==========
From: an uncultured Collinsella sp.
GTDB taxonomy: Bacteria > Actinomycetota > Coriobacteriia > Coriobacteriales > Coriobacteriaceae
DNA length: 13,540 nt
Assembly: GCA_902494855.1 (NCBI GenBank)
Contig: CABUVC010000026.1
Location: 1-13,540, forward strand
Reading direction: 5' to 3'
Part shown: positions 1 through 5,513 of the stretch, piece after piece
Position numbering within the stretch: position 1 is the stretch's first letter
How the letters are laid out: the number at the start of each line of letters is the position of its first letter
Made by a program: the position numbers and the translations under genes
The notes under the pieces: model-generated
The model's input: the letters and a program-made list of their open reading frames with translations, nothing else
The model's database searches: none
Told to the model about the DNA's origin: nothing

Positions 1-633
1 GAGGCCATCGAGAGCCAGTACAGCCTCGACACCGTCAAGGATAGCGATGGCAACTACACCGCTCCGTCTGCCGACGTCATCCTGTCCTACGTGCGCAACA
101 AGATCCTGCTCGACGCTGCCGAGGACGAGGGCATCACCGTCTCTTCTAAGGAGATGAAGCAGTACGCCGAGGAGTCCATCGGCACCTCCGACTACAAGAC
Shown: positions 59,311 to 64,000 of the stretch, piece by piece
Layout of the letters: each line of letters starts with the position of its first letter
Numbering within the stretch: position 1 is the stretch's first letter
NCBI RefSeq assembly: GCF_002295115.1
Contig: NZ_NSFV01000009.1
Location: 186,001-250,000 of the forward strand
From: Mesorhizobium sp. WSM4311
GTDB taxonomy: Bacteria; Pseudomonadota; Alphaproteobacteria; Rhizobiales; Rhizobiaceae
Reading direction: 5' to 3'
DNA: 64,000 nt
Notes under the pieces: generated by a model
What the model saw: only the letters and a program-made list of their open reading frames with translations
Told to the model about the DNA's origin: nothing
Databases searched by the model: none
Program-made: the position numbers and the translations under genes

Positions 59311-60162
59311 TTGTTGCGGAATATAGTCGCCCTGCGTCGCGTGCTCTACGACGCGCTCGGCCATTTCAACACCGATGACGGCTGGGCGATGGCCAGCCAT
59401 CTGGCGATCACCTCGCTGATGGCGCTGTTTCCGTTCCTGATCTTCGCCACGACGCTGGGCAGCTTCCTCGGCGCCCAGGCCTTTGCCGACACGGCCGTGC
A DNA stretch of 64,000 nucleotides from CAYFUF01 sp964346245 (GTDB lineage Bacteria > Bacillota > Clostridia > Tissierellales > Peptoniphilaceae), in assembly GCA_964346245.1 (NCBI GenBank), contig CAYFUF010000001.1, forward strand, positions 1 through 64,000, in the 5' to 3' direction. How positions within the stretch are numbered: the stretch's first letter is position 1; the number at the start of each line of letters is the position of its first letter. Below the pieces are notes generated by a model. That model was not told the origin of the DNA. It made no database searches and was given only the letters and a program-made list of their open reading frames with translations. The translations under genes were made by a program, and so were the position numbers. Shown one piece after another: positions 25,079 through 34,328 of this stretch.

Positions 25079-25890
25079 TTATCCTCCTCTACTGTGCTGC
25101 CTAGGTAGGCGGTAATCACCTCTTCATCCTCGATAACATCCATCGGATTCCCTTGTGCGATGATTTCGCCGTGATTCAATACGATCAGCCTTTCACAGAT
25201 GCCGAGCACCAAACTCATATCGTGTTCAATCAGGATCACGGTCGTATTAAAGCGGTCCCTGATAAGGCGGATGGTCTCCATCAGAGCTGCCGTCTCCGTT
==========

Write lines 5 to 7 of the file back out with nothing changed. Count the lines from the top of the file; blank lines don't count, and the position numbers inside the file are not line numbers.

Contig: CABUVC010000026.1
Location: 1-13,540, forward strand
Reading direction: 5' to 3'